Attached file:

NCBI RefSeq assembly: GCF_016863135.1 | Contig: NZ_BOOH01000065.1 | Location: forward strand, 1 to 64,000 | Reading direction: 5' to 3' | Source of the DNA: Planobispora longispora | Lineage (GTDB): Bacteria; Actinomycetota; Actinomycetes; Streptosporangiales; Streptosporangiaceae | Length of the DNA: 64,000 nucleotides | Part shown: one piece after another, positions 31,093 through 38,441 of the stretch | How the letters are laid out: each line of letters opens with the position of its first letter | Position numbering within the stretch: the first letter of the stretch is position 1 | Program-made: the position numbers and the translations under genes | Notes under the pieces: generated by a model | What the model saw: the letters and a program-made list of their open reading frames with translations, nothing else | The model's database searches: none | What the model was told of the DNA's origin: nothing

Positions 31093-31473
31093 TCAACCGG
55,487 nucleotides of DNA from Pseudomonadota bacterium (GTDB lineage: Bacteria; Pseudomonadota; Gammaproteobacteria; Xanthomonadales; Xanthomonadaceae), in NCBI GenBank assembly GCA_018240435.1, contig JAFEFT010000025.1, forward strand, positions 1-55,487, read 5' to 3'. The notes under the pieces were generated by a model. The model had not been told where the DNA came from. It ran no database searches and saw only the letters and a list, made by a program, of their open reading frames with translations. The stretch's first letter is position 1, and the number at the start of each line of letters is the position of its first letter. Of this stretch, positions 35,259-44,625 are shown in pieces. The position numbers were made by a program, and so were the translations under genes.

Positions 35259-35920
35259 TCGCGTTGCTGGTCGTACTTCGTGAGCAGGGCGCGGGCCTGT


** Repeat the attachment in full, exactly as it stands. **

NCBI RefSeq assembly: GCF_016863135.1 | Contig: NZ_BOOH01000065.1 | Location: forward strand, 1 to 64,000 | Reading direction: 5' to 3' | Source of the DNA: Planobispora longispora | Lineage (GTDB): Bacteria; Actinomycetota; Actinomycetes; Streptosporangiales; Streptosporangiaceae | Length of the DNA: 64,000 nucleotides | Part shown: one piece after another, positions 31,093 through 38,441 of the stretch | How the letters are laid out: each line of letters opens with the position of its first letter | Position numbering within the stretch: the first letter of the stretch is position 1 | Program-made: the position numbers and the translations under genes | Notes under the pieces: generated by a model | What the model saw: the letters and a program-made list of their open reading frames with translations, nothing else | The model's database searches: none | What the model was told of the DNA's origin: nothing

Positions 31093-31473
31093 TCAACCGG
55,487 nucleotides of DNA from Pseudomonadota bacterium (GTDB lineage: Bacteria; Pseudomonadota; Gammaproteobacteria; Xanthomonadales; Xanthomonadaceae), in NCBI GenBank assembly GCA_018240435.1, contig JAFEFT010000025.1, forward strand, positions 1-55,487, read 5' to 3'. The notes under the pieces were generated by a model. The model had not been told where the DNA came from. It ran no database searches and saw only the letters and a list, made by a program, of their open reading frames with translations. The stretch's first letter is position 1, and the number at the start of each line of letters is the position of its first letter. Of this stretch, positions 35,259-44,625 are shown in pieces. The position numbers were made by a program, and so were the translations under genes.

Positions 35259-35920
35259 TCGCGTTGCTGGTCGTACTTCGTGAGCAGGGCGCGGGCCTGT